This is a topic that I’ve been asked to speak on frequently recently, so I decided to write this guideline to entering the food and beverage market in Korea.
Why South Korea?
South Korea has a total of around 51 million inhabitants and interestingly for anyone looking to work in the food industry, around half of the population live in the metro area of Seoul.
Effectively, South Korea is an island as it’s cut off from the rest of Continental Asia by North Korea. That means the country has often looked to both Japan and also China due to historical cultural links. Also many South Koreans have studied abroad in the US, Canada or Europe.
Consequently, you have a highly educated population who are open to new developments and experiences whilst at the same time having pride in their own Korean culture.
What is typical Korean taste in foods?
If you ask Europeans what are typical Korean foods usually you will receive answers like kimchi, BBQ, bibimbap, seafood, noodle soups, seaweed snacks, gochujang sauce and more recently, as a result of a viral Tik-Tok hit, tornado omelette.
So what are those?
Kimchi is a kind of very spicy sauerkraut which might not be everybody’s cup of tea but it’s certainly a tasty vegetable side dish.
Korean BBQ I think needs no explanation: it’s a lot of meat and then some more meat.
Bibimbap is a kind of rice, vegetables and meat dish where all the separate components are presented separately in a bowl with maybe an egg or some seafood or meat as well.
I think noodle soup and seaweed snacks don’t need any explanation and nor does seafood, although I’m sure that in South Korea you will find dishes containing creatures, that you’ve never seen before on a plate.
Gochujang sauce is a spicy sauce used as a condiment with many dishes.
And last but not least a tornado omelette (part of the dish omurice) is prepared using chopsticks to draw the eggs in the pan up to the shape of an inverted tornado funnel.
Does that mean Koreans only like spicy food?
Not at all. Western food, especially high quality products, enjoy increasing popularity in South Korea. Snacks, sweets, health supplements, beer, wine, soft drinks, meat, pasta, tacos… you name it and there is probably a market for it in Korea as people enjoy trying new kinds of food, made from quality ingredients.
There is a rising awareness amongst consumers about how food contributes to health, and especially since the pandemic, this has become a deciding factor for an increasing number of consumers.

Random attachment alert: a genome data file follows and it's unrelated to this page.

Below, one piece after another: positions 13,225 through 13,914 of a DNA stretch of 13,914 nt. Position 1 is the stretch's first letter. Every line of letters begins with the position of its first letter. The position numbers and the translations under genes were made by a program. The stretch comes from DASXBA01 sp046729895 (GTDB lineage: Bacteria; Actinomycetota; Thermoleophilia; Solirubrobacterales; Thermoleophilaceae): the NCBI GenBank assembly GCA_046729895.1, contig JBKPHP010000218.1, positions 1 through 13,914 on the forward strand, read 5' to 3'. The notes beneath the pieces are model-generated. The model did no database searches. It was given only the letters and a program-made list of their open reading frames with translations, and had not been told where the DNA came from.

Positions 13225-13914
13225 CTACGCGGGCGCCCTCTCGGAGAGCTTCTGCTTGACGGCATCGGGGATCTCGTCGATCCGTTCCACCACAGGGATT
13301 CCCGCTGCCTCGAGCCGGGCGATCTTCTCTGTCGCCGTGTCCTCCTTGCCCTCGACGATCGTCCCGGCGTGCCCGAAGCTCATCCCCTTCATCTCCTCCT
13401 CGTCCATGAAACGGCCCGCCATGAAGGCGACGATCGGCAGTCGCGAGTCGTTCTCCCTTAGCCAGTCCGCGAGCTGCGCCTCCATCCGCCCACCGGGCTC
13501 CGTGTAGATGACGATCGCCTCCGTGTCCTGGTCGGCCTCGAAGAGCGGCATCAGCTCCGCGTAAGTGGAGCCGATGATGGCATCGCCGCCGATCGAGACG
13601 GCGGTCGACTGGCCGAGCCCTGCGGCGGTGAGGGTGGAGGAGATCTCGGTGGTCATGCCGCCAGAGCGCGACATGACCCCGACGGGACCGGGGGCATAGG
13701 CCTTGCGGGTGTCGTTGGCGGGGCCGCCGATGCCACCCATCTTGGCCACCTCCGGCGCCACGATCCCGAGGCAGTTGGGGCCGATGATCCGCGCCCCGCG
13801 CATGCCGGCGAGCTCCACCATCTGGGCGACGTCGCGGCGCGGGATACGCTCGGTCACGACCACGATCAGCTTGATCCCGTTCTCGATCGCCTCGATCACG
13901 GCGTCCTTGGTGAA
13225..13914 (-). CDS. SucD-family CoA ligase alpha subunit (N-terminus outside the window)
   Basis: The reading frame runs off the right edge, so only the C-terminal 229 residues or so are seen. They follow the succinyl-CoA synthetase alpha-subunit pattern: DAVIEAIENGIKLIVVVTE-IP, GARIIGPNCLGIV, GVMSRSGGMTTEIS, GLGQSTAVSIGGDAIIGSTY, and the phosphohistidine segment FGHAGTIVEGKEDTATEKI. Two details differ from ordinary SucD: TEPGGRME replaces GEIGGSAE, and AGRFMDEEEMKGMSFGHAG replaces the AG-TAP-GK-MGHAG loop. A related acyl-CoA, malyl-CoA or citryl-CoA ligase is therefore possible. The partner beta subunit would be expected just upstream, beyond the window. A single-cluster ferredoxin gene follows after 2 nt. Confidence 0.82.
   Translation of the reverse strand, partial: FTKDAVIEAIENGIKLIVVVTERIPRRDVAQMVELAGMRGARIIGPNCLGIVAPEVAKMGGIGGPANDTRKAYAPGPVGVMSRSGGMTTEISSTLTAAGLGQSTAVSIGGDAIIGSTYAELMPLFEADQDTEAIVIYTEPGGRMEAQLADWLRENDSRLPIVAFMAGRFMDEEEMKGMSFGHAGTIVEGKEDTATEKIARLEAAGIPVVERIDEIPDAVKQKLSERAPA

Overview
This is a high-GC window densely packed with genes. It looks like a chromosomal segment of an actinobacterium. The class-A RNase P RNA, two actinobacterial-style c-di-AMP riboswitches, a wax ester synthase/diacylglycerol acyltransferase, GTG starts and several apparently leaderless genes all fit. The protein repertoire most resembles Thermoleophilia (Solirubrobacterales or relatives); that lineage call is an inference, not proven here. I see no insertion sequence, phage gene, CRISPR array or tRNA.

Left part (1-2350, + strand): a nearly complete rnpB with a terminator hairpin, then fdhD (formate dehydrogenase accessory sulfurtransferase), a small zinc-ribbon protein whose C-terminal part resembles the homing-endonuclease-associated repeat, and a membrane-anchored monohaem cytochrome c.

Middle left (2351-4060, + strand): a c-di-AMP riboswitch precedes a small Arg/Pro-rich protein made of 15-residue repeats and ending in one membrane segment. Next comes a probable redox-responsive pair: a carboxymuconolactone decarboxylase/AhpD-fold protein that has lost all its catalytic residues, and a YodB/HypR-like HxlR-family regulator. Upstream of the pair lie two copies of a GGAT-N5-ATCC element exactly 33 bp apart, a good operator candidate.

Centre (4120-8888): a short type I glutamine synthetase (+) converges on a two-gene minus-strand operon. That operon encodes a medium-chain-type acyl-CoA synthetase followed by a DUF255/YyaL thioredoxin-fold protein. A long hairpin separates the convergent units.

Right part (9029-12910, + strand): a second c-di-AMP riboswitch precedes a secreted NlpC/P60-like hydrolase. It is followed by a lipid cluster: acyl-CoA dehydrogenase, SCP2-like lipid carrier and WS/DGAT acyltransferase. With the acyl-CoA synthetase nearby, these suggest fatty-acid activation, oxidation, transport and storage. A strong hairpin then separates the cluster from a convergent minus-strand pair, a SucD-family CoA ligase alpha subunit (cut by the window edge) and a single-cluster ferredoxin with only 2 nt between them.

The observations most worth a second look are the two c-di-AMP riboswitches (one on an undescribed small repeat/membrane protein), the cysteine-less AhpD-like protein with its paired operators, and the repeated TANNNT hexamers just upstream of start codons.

According to German statistics, South Korea was the fifth-largest non-EU importer of food in 2020.
From January to April 2021 imports increased by 11.4% on year.
In recent years particularly sweets and ready-made meals accounted for high growth rates. Retail sales in the packaged food market in Korea are estimated to be about 22.63 billion USD (2019)
South Korea is a net food importer, importing more than 60% of its food needs, and this % continues to grow.
What options are there for smaller European or US companies to enter into the market?
For smaller European or US companies who may be thinking of entering the food and beverage market in Korea, I would say that there are 3 main options that can be considered for the beginning:
1) Channel sales via a distributor / general importer
3) Direct sales via the Coupang cross-border e-commerce programme
You should also be aware that for alcoholic drinks, importers need to have a special licence and alcohol is not allowed to be sold via cross-border e-commerce.
Sales via an Importer
This option has the advantage that the importer can help with technicalities such as obtaining import licenses & preparing the necessary back labels for the products. If there are problems with the import of a container, the importer will discuss with the authorities to solve the issue.
However the main advantage of selling via a general importer in South Korea is that you are not limited to just selling via one channel. This may not be such an important point for you in the very beginning, however if you are planning for the long term (as you should be!) then this is a good option.
The right importer can arrange good listings with both offline retail and online platforms and guide you through those processes to get the best deal for your brand. Having an importer who already has a solid portfolio of products will help you as a newcomer get your foot in the door of the most important clients.
You can use their wide network of contacts and in-depth market knowledge to support your brand.
I plan to write a later post on appointing a distributor in South Korea, so all I’ll say here is that whilst companies are generally honest, you should do the usual due diligence before making your final decision.